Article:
Posted 10-19-2017 08:10
​P.S.  Is it standard practice to use the clinical history/indications on the radiology report for reason for visit?  And does this negate the need to have the diagnostic order signed by the physician a part of the medical record?

Thanks!

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Indra Osi
Enterprise Director Hospital Coding and Reimbursement
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7.  RE: Outpatient Orders

Posted 10-19-2017 16:26

No it is not – and outpatient regulations are changing in 2018






8.  RE: Outpatient Orders

Posted 10-20-2017 16:27
​Adriana,

Do you have any documentation or references for the 2018 outpatient changes?

Thanks,

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Indra Osi
Enterprise Director Hospital Coding and Reimbursement
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9.  RE: Outpatient Orders

Posted 10-19-2017 10:18
​If an auditor looks at that chart they are going to ask where the order is or they may just say its missing the order.  I don't understand why the order is filed separately from the originating chart??   I've never seen that before.  Unless I just didn't understand your question.

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Kimberly Combs
Certified Coding Specialist
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10.  RE: Outpatient Orders

Posted 10-20-2017 16:26
​Kimberly,

Its a limitation in the new EHR we implemented.  The order is scanned into the old EHR.  I am told temporarily, but feel that in the interest of maintaining a unit record that the order should be scanned into the currently active EHR.  I also wanted to verify whether other facilities are using the radiology report which contains the clinical indication and history in lieu of the order as has been suggested that we do since it is a part of the EHR.

Thanks,

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Indra Osi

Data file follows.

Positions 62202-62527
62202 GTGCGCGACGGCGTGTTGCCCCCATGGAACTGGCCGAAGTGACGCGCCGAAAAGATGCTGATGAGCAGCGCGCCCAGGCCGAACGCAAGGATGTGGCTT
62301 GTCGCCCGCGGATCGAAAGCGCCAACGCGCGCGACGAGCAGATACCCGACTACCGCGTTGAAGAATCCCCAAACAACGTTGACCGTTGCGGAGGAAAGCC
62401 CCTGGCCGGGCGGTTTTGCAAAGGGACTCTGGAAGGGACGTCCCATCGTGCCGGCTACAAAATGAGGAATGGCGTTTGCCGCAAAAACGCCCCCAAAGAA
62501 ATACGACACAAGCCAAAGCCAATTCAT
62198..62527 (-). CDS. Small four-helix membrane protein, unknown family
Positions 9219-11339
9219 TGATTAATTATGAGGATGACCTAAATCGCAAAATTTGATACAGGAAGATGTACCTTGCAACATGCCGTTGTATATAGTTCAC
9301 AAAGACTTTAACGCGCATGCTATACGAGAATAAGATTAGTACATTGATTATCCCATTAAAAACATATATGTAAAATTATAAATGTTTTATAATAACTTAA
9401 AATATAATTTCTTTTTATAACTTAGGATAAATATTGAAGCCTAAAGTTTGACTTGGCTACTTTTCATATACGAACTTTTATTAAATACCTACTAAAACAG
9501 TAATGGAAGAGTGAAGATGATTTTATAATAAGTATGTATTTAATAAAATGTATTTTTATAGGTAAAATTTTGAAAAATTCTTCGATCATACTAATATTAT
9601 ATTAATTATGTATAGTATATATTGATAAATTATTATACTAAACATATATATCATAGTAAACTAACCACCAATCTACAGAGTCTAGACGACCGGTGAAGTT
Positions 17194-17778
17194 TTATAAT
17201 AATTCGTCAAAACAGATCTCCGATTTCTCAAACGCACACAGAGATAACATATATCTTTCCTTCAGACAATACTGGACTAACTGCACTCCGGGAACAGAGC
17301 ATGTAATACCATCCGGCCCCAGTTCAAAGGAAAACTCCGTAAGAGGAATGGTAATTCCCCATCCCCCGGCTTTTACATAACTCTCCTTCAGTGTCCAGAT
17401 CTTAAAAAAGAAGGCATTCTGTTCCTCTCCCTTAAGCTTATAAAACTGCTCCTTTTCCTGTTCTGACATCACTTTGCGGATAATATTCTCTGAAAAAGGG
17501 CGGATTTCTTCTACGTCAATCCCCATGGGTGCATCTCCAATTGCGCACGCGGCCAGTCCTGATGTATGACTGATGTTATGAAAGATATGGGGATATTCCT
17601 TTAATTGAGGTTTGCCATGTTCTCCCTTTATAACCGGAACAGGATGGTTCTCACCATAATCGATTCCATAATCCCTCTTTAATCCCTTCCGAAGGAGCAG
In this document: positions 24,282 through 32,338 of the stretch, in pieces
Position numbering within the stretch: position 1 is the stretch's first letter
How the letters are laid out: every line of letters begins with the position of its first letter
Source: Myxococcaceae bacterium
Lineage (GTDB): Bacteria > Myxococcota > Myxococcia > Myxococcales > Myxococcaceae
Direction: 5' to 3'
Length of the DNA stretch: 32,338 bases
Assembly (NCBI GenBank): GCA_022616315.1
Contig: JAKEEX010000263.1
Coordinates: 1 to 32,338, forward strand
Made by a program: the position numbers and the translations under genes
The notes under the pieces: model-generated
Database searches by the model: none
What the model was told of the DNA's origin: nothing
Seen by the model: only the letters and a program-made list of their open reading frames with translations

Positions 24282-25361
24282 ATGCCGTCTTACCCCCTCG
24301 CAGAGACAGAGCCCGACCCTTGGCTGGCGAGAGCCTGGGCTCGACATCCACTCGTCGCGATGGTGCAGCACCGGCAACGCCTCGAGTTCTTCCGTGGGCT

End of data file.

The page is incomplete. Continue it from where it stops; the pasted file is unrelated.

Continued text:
Enterprise Director Hospital Coding and Reimbursement
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11.  RE: Outpatient Orders

Posted 10-19-2017 09:55
​I think its asking too much for registration to check medical necessity.  We have CPSI system and when the patient goes back to the lab or x-ray  department they run the diagnosis through medical necessity in the system.  If it doesn't meet medical necessity the lab or x-ray will call the doctor for a new order with a new diagnosis that covers. If its a Medicare patient and the doctor doesn't have another diagnosis they let the patient know its not covered and then the patient has the choice of signing an ABN (making the patient responsible) or choosing not to have the test done.  It works great most of the time.

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Kimberly Combs
Certified Coding Specialist
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12.  RE: Outpatient Orders

Posted 10-19-2017 10:10
Edited by Kimberly Combs 10-19-2017 10:22
​To check medical necessity we refer to LCD's or NCD's.  Of course these are through CMS but some insurances follow medicare guidelines.  If the patient has BCBS you can usually look at medical policies on the BCBS website.  Hope this helps.  I'm an outpatient coder and I use these sites all the time.  I have LCD's and NCD's saved in my web browser for quick access.

All orders have to be issued and signed by a physician or PA or nurse practioner.  Sometimes we have to remind registration about verbal orders that they still need a doctors signature.  But otherwise things run pretty smoothly.




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Kimberly Combs
Certified Coding Specialist
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13.  RE: Outpatient Orders

Posted 10-19-2017 10:27

​If I read your question correctly, you have two issues; one issue is obtaining an order with a clinical reason for the ordered service and ensuring the service ordered meets medical necessity.

Do you have a compliance officer in your organization that can provide you with your state regs that define who can order a service, and who can sign orders?  Each state may have different regulations surrounding authentication of orders.  You may also reference the State Survey Manual Appendix A - Survey Protocol, Regulations and Interpretative Guidelines for Hospitals on the CMS website.  It provides specific requirements surrounding verbal orders, protocol, orders, etc.